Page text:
unit and unity ring theory

unit and unity ring theory

Unit and unity in ring theory, The term unit and unity should not be confused. Unity is the multiplicative identity, while a unit is any element having a multiplicative inverse. Thus, the multiplicative identity or unity is a unit, but every unit is not a unity. For example, -1 is a unit in the ring (Z, +, ×) of all integers, but -1 is not a unity, that is -1 ≠ 1

unit and unity ring theory

Commutative ring definition:

A ring in which multiplication is commutative is called a commutative ring.

Unity in ring:

A ring (R, +,  ×) with multiplicative identity 1 such that 1×a=a×1 =a for all a ∈ R is called a ring with Unity. The multiplicative identity in a ring is called a unity.

Unity ring Explanation:  unit and unity ring theory

In a ring with unity, the non-zero elements satisfy all the axioms for a group under the multiplication, except possibly the existence of multiplicative inverse. A multiplicative inverse of an element a. in a ring(R, +, ×) with unity 1 is an element a ‾ ¹  ∈ R such that a × a ‾ ¹  = a ‾ ¹× a   = 1 Since 0 ×a = a × 0 cannot have a multiplicative inverse unless we regard the set {0}, where 0 + 0 = 0 and (0)×(0) = 0 as a ring with zero as both the additive and multiplicative identity. We agree to exclude this travel case whenever we speak of a ring with unity, that is, we shall regard a ring with unity to be a nonzero ring.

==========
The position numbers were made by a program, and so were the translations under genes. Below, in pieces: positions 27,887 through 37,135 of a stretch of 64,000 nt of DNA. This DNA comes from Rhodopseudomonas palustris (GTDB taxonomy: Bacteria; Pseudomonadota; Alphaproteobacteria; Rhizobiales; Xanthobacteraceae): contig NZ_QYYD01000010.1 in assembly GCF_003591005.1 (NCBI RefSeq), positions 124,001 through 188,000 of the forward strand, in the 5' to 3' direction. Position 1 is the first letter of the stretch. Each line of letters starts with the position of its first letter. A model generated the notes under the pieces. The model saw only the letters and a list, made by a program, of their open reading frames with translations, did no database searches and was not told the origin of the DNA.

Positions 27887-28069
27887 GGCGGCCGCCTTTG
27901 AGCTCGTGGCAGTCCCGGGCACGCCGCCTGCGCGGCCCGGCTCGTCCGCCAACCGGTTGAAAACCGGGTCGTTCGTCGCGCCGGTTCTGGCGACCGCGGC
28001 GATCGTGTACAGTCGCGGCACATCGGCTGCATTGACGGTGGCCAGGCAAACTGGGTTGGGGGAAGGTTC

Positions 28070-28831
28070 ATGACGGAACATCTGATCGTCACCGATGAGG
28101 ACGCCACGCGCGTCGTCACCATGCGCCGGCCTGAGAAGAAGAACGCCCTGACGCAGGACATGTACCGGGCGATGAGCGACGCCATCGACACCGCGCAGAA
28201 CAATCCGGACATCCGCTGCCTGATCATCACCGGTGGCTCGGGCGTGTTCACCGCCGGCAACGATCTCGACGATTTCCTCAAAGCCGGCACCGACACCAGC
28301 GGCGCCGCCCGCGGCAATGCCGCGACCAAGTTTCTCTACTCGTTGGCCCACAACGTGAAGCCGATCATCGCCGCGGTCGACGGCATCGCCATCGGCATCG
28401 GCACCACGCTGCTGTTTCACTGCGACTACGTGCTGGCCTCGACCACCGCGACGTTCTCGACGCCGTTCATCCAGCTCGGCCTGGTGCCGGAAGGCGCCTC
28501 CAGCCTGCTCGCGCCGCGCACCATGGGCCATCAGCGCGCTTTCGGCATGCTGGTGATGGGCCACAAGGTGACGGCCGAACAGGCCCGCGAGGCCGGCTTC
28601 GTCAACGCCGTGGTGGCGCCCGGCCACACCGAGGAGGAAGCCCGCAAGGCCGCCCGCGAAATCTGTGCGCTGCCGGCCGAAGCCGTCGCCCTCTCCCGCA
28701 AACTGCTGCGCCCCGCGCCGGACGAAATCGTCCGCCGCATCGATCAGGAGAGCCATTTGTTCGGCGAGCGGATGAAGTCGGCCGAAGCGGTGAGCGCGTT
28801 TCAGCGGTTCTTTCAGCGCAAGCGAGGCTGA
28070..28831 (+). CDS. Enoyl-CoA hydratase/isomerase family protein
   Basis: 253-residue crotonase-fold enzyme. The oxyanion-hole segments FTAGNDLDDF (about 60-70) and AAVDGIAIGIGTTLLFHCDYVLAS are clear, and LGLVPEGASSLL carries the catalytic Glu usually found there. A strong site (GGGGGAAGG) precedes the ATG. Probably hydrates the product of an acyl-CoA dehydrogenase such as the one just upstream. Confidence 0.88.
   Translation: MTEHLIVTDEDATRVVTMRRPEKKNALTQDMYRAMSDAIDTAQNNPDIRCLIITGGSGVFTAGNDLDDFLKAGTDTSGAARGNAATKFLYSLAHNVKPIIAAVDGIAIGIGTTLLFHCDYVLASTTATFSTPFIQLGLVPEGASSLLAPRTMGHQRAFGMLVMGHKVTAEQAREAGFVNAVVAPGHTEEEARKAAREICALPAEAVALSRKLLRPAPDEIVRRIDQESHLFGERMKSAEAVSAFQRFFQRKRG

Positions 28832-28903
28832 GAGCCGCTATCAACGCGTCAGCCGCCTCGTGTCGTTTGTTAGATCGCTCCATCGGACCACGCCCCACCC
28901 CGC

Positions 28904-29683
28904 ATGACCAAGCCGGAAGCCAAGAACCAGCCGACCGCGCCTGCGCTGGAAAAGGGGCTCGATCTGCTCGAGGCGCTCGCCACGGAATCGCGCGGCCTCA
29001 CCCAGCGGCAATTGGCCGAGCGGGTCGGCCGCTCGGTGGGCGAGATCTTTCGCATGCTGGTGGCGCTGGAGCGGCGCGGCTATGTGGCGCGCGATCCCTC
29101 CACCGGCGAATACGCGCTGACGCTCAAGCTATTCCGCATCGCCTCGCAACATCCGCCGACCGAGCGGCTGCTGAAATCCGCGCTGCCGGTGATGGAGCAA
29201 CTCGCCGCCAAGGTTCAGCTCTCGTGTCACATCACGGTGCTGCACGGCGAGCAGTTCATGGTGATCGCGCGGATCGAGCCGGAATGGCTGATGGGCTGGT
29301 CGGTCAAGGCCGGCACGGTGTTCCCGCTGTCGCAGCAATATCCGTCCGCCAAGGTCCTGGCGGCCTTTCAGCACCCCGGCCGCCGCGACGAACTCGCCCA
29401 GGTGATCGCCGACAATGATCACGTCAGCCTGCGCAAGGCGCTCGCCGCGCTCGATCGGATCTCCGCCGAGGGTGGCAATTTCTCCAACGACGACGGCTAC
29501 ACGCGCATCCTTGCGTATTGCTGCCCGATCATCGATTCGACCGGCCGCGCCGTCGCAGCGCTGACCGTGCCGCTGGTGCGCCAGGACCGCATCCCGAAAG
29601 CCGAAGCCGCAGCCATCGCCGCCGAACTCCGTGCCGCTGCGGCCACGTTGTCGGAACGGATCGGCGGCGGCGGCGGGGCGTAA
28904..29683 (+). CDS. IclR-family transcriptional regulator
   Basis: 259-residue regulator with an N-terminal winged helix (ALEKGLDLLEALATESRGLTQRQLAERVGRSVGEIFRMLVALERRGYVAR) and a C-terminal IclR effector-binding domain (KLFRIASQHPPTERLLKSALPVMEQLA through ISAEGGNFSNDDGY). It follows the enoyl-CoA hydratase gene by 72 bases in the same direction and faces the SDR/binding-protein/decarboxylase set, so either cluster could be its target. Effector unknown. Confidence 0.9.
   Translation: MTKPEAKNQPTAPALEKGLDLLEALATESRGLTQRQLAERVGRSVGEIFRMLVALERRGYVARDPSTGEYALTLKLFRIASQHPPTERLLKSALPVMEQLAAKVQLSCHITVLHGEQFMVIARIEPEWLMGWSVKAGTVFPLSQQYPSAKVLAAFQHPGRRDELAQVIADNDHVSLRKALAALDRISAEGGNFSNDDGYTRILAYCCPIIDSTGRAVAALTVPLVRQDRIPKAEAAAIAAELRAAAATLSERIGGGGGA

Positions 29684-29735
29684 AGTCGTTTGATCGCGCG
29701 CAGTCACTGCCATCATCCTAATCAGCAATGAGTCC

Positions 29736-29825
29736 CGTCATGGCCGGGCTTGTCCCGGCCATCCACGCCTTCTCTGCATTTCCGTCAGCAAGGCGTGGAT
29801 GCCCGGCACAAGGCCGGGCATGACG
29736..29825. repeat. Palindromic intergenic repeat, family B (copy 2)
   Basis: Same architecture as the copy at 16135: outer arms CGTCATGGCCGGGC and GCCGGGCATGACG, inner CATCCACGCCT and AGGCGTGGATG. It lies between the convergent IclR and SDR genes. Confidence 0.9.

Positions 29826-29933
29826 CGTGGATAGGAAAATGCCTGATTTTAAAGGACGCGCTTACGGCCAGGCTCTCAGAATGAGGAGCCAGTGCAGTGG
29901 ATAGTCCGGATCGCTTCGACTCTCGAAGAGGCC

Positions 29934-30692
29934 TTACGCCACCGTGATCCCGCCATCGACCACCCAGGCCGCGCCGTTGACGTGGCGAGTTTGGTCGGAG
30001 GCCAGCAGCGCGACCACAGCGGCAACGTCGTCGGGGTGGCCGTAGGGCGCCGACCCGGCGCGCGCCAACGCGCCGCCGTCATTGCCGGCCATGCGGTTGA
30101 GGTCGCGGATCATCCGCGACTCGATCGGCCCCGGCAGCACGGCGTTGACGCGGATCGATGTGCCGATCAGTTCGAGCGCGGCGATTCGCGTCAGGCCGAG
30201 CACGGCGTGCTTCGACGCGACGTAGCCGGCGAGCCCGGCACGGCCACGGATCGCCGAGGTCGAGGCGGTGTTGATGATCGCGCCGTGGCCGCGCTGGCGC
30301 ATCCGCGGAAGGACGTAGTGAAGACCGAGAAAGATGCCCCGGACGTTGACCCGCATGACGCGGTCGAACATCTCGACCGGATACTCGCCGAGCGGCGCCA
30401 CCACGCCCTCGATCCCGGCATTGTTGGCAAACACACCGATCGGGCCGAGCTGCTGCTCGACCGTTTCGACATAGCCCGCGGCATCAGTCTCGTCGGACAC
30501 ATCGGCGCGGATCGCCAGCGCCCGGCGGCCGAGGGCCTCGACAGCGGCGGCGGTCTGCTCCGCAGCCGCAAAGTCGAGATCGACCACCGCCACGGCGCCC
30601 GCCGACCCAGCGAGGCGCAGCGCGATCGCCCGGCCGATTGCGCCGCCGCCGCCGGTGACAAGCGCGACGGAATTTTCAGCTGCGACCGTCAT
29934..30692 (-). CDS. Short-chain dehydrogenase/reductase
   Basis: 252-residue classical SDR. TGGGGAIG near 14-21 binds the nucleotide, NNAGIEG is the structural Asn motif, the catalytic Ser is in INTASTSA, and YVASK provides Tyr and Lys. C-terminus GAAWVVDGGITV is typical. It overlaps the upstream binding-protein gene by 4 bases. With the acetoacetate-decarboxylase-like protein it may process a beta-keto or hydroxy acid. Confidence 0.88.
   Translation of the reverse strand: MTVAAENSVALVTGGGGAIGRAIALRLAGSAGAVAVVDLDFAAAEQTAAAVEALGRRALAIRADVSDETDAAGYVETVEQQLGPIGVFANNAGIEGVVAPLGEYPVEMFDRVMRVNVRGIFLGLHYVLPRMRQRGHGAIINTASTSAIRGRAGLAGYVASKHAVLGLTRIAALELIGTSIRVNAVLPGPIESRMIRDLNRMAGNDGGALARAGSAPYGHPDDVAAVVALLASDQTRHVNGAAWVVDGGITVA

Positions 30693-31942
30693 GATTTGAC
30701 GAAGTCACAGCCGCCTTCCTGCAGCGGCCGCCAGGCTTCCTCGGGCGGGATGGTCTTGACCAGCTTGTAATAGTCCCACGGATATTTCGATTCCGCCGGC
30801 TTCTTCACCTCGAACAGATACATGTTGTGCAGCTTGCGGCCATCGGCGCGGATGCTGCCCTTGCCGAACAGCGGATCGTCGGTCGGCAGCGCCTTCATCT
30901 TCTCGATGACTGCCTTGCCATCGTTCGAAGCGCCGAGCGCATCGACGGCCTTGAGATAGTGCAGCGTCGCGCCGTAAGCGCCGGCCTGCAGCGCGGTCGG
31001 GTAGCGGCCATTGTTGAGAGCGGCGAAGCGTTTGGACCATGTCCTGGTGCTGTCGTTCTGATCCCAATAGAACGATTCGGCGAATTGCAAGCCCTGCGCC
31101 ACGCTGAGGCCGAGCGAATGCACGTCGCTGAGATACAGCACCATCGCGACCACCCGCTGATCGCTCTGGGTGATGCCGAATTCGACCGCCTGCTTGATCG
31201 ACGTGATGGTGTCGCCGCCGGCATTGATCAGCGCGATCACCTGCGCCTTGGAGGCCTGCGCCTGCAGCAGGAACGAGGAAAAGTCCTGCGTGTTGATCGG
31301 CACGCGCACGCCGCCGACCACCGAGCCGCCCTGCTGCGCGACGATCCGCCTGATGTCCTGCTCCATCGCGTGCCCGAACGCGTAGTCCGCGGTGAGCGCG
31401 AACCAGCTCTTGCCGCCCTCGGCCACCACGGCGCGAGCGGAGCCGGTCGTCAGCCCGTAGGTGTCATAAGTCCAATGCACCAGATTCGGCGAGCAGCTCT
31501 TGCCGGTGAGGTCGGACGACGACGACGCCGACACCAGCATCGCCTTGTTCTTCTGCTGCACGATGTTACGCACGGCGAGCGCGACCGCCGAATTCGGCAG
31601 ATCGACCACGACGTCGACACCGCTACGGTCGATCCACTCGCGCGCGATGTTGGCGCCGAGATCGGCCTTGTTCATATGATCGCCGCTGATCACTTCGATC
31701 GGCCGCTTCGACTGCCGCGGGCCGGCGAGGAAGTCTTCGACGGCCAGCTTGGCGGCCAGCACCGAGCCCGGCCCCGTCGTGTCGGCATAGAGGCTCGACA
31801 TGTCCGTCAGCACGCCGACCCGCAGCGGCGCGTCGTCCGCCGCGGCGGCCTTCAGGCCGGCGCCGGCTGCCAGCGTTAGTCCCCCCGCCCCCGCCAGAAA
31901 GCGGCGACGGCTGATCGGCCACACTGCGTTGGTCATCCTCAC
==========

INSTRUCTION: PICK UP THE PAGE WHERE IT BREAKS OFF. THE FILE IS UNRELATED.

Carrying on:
Division ring:

Let (R, +,  ×) be a ring with unity. An element a ∈ R is called a unit of (R, +,  ×). If it has a multiplicative inverse in R. if every nonzero element of R is unit, Then(R, +,  ×) is called a division ring or skew field.


A commutative division ring is called a field.

Field definition:

A field (F, +, ×) is a non-empty set F having at least two elements and two binary operation + and  × (addition and multiplication) defined on F such that the following Axioms are satisfied.

(1) (F, +) is an Abelian group under addition.

(2)  (F  – {0},  ×}  is an Abelian group under multiplication.

(3)   For all a, b, c ∈  F, the right distributive law holds:

that is

(a + b) c = ac + bc

Field definition Examples